Energy policy is one of those nerdy things that no one pays attention to until it starts to go wrong. And that’s where we stand today.

i-67558b82549fddc71aa8e492b649e36b-eiaelectricity.jpgElectricity demand continues to rise, as documented by this report by the Energy Information Administration. And most of that electricity is generated by coal plants. This is bad, because burning coal causes climate change. Burning coal releases more pollutants than other fossil fuels, as well.

The advantage of coal is that the United States has a lot of it. We are, as people like to say, the Saudi Arabia of coal. Unfortunately, mining that coal is often disastrous for the local environment, and most of what remains unmined is the dirtiest sort of coal. Modern coal plants have all sorts of scrubbers and filters, but that pollution still has to go somewhere.
Which is why I’m sad to see that a proposed moratorium on new coal plants in Kansas is likely to fail. Governor Sebelius, while promoting energy conservation, is not taking the bolder step of blocking new coal plant construction, which means that there’s no pressure on the legislature to support a cooling-off period.

A pause like that would give time for the state to pursue a comprehensive energy plan.

International investors are looking for opportunities to produce wind power in Kansas, and we have a lot of wind to use. Building wind farms would generate revenue for rural economies and stabilize income for farmers whose land would be used. It would bring jobs to those areas, and that source of electricity could also attract industry.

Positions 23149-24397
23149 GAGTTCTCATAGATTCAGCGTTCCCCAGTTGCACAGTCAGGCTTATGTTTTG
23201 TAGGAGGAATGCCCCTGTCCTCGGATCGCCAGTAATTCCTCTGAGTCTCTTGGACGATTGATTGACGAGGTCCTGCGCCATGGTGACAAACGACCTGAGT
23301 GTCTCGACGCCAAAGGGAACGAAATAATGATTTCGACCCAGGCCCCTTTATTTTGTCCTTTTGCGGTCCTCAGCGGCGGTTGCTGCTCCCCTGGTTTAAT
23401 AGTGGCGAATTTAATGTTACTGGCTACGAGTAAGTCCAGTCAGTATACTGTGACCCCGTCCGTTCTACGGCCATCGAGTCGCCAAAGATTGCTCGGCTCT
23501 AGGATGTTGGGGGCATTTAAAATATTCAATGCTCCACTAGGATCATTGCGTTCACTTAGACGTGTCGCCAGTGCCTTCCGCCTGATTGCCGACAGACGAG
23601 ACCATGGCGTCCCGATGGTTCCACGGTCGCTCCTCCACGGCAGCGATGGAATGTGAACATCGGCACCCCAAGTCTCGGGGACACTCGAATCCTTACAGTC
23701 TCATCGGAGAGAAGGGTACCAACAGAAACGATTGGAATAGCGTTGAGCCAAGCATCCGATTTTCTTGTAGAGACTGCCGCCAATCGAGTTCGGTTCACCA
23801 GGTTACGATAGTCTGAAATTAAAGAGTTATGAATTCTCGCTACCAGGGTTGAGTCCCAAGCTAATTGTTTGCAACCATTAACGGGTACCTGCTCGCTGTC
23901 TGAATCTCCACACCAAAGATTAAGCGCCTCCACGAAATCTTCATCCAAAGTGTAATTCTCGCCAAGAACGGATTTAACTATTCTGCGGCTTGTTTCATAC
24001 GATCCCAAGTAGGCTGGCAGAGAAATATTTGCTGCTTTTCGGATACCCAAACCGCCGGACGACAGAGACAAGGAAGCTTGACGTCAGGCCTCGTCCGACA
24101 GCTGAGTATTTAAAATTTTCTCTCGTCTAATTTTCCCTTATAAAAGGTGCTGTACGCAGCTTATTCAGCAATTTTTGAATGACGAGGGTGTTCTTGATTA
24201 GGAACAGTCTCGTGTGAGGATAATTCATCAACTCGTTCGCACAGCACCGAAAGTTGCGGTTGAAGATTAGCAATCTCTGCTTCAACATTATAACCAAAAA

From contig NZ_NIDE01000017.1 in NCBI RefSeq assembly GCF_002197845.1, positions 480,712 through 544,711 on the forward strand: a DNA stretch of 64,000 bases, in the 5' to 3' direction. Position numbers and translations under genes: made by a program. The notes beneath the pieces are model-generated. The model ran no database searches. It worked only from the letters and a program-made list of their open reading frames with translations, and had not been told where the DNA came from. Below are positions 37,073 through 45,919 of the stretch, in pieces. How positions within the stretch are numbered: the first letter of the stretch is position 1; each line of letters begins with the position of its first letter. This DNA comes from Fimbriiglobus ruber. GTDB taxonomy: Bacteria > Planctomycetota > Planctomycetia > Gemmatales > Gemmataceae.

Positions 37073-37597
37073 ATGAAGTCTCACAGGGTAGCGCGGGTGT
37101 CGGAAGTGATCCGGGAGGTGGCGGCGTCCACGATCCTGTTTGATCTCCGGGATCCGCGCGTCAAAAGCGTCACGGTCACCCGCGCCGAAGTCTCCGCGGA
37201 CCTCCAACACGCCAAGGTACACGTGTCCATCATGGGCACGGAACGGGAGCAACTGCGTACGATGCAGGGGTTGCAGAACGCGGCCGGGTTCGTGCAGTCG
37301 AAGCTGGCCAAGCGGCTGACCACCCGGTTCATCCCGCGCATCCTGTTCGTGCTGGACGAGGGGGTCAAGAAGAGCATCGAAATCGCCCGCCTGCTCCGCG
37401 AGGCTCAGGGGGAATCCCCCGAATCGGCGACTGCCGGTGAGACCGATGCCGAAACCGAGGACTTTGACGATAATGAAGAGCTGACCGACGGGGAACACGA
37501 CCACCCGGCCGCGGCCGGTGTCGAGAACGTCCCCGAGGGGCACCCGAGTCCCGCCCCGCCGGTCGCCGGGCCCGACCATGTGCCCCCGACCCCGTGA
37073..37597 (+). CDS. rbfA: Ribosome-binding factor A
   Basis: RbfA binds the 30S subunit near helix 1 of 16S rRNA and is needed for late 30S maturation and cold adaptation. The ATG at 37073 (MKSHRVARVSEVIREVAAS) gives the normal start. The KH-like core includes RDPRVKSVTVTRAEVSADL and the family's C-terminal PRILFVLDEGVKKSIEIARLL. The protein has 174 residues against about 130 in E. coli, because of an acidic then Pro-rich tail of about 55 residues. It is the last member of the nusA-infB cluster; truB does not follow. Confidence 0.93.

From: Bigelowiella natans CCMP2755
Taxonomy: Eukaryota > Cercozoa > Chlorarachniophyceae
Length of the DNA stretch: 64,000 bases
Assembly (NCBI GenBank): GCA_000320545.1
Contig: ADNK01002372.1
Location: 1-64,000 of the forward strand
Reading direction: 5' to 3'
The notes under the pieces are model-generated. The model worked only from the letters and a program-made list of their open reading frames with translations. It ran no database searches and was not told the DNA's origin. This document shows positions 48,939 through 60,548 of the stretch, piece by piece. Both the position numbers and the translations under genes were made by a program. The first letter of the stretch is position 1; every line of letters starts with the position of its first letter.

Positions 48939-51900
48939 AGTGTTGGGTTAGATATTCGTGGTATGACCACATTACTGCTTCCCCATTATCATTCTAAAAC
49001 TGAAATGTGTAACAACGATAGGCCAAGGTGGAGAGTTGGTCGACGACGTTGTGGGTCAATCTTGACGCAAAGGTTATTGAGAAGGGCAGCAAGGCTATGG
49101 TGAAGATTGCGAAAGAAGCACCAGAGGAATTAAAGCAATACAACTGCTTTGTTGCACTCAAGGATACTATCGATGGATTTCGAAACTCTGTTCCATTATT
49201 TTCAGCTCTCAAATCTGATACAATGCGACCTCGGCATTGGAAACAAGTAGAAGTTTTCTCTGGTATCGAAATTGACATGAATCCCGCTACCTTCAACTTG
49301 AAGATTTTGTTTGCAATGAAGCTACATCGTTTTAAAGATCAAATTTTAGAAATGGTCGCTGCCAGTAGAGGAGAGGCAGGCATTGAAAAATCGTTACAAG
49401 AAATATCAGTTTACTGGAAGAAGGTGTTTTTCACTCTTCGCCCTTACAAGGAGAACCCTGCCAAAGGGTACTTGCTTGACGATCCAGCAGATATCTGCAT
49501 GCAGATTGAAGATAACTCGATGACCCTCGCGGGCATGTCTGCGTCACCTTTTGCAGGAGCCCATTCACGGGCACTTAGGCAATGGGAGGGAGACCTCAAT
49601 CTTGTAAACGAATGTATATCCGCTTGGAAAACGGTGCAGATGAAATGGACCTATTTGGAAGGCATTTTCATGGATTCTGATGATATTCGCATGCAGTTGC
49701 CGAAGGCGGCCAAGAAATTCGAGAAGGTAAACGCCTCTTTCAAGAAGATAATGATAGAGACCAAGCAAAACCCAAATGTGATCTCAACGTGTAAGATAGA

Governor Sebelius has declared an intention to pursue an energy strategy in this term, and I hope it goes beyond subsidizing production of ethanol. Ethanol is nice, but it won’t change the curves in the EIA graph above. Promoting renewable energy would. So would nuclear power, which is an area that the legislature is pursuing, through property tax abatements on new power plants. While I’m not anti-nuclear, that leaves us with the still-serious problem of waste disposal.

Kansas utilities spend the least money per capita promoting energy efficiency; pushing the utilities to encourage efficiency would be a big step, as would encouraging municipalities to include energy efficiency in local building codes. Passing a net metering law would be a revenue-neutral way to promote renewable energy and rural economies. Offering low-interest loans to farmers and cooperatives that want to set up their own wind farms would do a lot of good as well. Rather than reducing property taxes, and putting utility customers on the hook for whatever new coal plants might cost, those policies could set Kansas on a path to energy independence, and prepare us for a post-petroleum economy.